What constitutes data? Data can be a generic term, so you need to know what is meant by using that word. Does data mean documents, files and contacts? Does it also include metadata, histories and the connections between individual pieces of data? It can be the difference between organized matters and chaos.
How much data will you bring into your new system? Should you start fresh, leaving behind all “old” data? Or import only some data, and if so, how much? If you leave data behind, remember that you’ll still need document storage for a time based on statutory or rule-based requirements, possible discovery issues, and professional responsibility and/or liability issues; and yes, you’ll still need backup for all of that. Know how much storage you are buying; is it truly unlimited, or if not, what is the cost for more storage?
NOTE: Being told that your accounts receivable will transfer may mean that only the balance due will migrate; your accounting/payment history may not. Be sure you understand what historical data will come over into the new accounting function.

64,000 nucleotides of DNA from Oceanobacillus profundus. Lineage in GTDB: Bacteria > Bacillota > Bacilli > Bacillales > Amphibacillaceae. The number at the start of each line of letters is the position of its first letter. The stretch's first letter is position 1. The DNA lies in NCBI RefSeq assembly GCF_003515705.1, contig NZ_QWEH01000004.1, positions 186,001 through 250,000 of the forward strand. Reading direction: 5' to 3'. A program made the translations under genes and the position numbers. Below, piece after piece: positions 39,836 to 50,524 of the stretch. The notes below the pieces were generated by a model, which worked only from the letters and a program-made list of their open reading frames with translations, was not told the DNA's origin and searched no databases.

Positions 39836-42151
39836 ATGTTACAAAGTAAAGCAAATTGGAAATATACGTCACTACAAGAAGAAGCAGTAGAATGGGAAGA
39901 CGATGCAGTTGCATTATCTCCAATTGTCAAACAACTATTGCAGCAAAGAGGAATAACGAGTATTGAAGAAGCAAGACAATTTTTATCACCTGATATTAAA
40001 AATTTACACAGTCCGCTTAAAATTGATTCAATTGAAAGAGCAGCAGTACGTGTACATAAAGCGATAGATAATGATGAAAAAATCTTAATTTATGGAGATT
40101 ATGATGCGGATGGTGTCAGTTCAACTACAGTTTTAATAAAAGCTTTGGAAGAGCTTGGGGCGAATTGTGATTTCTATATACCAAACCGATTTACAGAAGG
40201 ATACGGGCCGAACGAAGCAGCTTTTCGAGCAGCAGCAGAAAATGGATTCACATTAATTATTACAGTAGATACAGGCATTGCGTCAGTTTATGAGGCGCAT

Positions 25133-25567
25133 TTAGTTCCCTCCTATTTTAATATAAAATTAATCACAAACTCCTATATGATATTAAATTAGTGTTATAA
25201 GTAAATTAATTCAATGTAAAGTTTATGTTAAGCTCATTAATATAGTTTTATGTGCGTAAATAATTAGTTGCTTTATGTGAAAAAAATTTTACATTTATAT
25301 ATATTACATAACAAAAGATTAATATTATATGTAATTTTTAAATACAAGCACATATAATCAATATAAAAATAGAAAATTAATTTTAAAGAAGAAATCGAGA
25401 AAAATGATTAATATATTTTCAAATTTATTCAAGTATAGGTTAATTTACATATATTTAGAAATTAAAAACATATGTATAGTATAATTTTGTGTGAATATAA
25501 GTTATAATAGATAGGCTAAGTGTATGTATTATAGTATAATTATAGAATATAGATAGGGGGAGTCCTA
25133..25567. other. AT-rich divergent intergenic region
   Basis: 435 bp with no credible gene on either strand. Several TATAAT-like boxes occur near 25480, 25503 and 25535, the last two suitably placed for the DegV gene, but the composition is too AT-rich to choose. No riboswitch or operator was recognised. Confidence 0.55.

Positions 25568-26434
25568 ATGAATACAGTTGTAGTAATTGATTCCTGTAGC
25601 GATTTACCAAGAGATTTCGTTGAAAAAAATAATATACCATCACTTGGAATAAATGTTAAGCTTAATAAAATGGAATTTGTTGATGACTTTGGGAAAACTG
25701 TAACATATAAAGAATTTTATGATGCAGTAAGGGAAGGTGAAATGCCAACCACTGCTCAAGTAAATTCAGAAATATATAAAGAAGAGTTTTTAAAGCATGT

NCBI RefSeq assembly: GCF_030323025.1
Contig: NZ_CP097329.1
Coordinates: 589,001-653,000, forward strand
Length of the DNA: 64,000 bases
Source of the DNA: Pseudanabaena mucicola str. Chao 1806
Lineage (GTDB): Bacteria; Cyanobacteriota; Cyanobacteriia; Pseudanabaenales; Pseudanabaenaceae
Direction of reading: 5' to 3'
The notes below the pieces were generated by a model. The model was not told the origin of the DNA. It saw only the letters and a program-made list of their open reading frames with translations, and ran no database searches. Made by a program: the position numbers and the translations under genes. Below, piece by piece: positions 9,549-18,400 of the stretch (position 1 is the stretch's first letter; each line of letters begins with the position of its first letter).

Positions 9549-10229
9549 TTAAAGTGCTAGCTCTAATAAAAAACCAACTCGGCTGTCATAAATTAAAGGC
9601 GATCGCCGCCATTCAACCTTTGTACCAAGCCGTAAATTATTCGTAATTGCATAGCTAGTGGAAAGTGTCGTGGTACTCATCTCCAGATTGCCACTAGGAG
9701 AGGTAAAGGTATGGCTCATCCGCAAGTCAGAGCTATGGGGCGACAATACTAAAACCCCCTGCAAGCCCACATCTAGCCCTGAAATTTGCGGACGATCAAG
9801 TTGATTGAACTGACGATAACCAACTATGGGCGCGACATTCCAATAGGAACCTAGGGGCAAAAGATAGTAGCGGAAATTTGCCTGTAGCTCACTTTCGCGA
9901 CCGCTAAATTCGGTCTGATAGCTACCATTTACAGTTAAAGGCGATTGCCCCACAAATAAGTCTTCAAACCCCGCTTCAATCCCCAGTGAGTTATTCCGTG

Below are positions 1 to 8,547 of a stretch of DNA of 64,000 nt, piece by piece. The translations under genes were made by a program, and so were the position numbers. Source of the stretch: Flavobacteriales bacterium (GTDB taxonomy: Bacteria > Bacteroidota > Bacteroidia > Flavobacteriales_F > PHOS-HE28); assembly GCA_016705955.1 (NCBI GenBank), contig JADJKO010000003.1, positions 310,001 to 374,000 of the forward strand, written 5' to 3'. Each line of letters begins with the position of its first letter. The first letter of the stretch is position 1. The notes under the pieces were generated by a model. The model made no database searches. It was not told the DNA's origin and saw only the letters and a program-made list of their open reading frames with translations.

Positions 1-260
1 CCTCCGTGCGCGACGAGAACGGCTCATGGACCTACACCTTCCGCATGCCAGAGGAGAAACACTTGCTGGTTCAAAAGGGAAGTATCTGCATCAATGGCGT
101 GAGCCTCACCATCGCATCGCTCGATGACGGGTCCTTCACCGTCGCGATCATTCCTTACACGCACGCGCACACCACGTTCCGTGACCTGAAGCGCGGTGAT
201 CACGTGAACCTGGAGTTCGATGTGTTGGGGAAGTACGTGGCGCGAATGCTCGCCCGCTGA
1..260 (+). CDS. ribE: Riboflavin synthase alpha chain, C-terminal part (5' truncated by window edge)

You may decide to not initially migrate all data. It may be preferable to maintain document storage for closed files and then migrate that data in a second phase. This is a good time to dust off your document retention schedule and, within the bounds of the law and ethical rules, clean up your files. For example, if your ethical rules permit you to delete (destroy) duplicate copies or drafts, this is not data you should migrate later. While migrating more data isn’t necessarily more expensive, depending on the document management system you use, there may be a cost to getting it organized.
How is your data organized? While you may take disorganized data with you into a new system, you shouldn’t. Why perpetuate the mess? If you’ve been storing data in a variety of (perhaps haphazard) systems, you’ll need to impose uniformity before you can efficiently migrate data into a new system. Transferring data from multiple systems may be more difficult, or impossible, so be sure you know where the data you are importing lives. Then you will have to get organized by using staff (human capital), working with your new vendor (time) to make sure your ducks are in a row, or by hiring someone to help you (financial capital).